be able to avoid that fate. But it won’t be easy.
As the driest major city in Texas, El Paso has been coping for decades with water problems that other parts of the state only recently began to contemplate. The city lies in the Chihuahuan Desert and receives only ten inches of rainfall each year. Thanks to the return over the past few years of the 1st Armored Division from Germany to Fort Bliss, the population has increased by tens of thousands, forcing the local power company, El Paso Electric, to expand. As if to compound the challenges, the Rio Grande briefly ran dry in May, temporarily eliminating a source that last year supplied nearly 40 percent of the city’s water.
Yet if any city is prepared for such challenges, it is El Paso, and much of the credit goes to Ed Archuleta, the longtime head of El Paso Water Utilities. When he took the job in 1989, Archuleta was faced with a paradox: though the city relied on a rapidly depleting aquifer, the Hueco Bolson, it was enamored of green lawns and abounded in garment factories where Wrangler and Levi’s blue jeans got washed and washed again. In 1991 El Paso passed an ordinance that was considered draconian at the time but now looks prophetic: it restricted outdoor watering to three days a week and paid residents to tear up their lawns and replace them with xeriscaping. It also hiked rates for heavy water users, handed out rebates for water-saving toilets and washing machines, and even gave away low-flow showerheads for free—something it did again this year. Huge industrial plants that used more than 100,000 gallons of water a day and wanted to move to El Paso had to get special permission from the water utility.
These measures—a virtual all-of-the-above broadside against water shortages—helped slash per capita daily water use by 30 percent over twenty years, from 200 gallons to 139 gallons. Remarkably, despite its growth, the city uses less water overall than it did two decades ago. No heavy, water-hogging industries have moved to town—“We don’t want the smokestacks, so to speak, [which] use a lot of water,” Archuleta said—and the garment factories have left for central Mexico or Asia in search of cheap labor. This was a “good move from our perspective,” Archuleta noted. Lighter water users like hospitals and other health care facilities have taken their place, and today, he estimated, industry uses only about 3 percent of the city’s water, compared with 7 percent two decades ago.
Existing industrial operations have been conserving too. Hector Puente, an official with El Paso Electric, said that a few years ago the company’s largest power plant dramatically cut its water use by going to a “zero liquid discharge” technology, meaning that it cycles water through the plant multiple times, squeezing every last ounce of usability out of it. As another saving measure, the plant uses water that isn’t potable to begin with—it’s cleaned-up wastewater from a treatment facility. “We have always been in the desert, so water has always been scarce,” Puente said, adding that he had been expecting a call for a long time from a reporter who wanted to know how to keep a power plant running during a dry spell.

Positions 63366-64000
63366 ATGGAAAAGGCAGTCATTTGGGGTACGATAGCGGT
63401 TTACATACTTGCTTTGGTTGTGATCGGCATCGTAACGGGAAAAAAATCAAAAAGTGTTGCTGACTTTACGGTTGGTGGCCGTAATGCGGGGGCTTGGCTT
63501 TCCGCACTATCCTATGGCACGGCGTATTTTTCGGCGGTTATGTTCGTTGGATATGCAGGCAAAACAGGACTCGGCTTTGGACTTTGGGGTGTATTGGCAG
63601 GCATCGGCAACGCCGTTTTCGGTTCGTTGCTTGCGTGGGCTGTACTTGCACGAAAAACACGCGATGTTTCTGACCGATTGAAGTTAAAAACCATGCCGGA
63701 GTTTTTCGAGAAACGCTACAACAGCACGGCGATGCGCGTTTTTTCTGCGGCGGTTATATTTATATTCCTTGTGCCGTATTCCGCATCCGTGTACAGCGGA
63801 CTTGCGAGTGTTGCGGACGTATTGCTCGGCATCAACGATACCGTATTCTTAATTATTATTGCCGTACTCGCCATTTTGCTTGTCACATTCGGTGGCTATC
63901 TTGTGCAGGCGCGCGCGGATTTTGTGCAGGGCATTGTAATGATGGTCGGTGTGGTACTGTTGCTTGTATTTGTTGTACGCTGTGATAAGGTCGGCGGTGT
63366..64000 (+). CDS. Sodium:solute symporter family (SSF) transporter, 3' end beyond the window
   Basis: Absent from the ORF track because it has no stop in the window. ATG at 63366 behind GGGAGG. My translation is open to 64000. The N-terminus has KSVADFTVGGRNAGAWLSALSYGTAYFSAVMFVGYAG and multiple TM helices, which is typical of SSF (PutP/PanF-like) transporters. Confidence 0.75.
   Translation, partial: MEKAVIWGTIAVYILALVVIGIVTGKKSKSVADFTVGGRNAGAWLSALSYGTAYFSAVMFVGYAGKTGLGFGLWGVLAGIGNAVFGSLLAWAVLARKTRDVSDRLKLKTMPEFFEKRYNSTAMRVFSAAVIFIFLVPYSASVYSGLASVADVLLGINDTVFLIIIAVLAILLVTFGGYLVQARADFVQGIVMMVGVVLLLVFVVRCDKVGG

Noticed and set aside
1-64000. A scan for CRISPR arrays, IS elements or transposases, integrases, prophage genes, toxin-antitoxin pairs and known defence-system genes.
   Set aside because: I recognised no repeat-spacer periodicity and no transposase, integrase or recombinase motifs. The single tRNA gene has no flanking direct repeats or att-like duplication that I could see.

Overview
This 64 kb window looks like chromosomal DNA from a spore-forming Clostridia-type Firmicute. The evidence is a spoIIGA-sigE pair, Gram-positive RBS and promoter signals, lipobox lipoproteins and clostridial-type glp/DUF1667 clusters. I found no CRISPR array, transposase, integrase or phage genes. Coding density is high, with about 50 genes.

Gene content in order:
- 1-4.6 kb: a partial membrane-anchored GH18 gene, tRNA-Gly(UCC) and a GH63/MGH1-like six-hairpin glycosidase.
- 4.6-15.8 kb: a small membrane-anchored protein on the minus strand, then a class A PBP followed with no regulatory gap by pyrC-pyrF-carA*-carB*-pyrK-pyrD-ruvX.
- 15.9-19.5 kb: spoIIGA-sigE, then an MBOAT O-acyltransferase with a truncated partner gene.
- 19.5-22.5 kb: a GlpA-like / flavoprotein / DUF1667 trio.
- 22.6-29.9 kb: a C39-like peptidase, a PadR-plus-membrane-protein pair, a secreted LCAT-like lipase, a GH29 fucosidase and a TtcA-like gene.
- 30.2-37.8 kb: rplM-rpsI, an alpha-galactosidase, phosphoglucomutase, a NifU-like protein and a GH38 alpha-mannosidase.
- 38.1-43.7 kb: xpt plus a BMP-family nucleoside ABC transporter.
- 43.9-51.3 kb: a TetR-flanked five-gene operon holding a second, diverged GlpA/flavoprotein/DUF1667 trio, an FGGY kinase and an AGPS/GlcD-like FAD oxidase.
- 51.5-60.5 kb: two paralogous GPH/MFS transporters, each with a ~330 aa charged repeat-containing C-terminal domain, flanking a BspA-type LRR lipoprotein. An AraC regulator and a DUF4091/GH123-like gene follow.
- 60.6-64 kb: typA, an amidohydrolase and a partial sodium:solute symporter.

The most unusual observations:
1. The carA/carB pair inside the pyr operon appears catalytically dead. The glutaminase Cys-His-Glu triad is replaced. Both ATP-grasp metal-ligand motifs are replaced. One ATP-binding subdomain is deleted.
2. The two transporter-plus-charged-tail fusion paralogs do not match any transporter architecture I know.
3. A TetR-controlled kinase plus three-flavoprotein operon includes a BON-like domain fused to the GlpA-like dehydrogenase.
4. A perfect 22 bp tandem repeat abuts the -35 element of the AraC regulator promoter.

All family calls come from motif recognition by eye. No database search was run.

In addition to conservation, El Paso has also focused on expanding its water supplies. On a recent trip, I visited a noisy, cavernous plant on Fort Bliss land on the eastern edge of town. There, membranes resembling parchment tucked away inside huge machines filter salts and other minerals from brackish groundwater. The Kay Bailey Hutchison Desalination Plant, built in 2007 at a cost of $91 million, is the largest of its kind in the world (not including seawater desalination plants). Last year it supplied 4 percent of El Paso’s water. The salty refuse gets pumped 22 miles to the base of the Hueco Mountains and disposed of in wells as deep as four thousand feet, in an area where workers have been known to spot the occasional wandering oryx. Normally only one of the plant’s five units is running—because a huge amount of energy is needed to force the water through the membranes, desalination is very expensive—but in May, as the Rio Grande dried up, the water utility cranked up production so that all five units were working. The facility “was planned for growth, it was planned for drought, and it was planned for service interruptions,” Archuleta told me over the din inside the plant. “And we’ve had all three.”
El Paso also has one of the most extensive and advanced operations in the state for putting reclaimed water—the dinner-table term for well-scrubbed sewage—to various non-potable uses, such as watering golf courses. In addition, some of the cleaned-up effluent is pumped into an aquifer, where it gets further cleansed by nature and then comes back after chlorination as drinking water.
Other cities are coming around to El Paso’s way of thinking. In the drought-stricken Permian Basin, Big Spring is constructing a plant, possibly the first in the country, that will process effluent and send it directly back into the drinking system, without pushing it through an aquifer. And desalination is the talk of Texas. San Antonio is building a plant much like El Paso’s, Odessa is thinking about one, and everyone from lakeside residents in Central Texas to uranium miners (who dream of a string of water-intensive nuclear power plants along the coast) is advocating for the technology, which could take advantage of the ocean of saline water—equivalent to some 150 years of Texas water use—that lies beneath the state. Though it’s not widely known, much of the continental United States sits atop such resources. Texas has a lot simply because it’s so vast.
El Paso isn’t perfect: it still experiences the rich-poor divide on water issues that is common in many cities. While xeriscaping is the norm on highway medians and in middle-class neighborhoods, some of the grander houses along Rim Road overlooking the city have substantial lawns—though because of the arid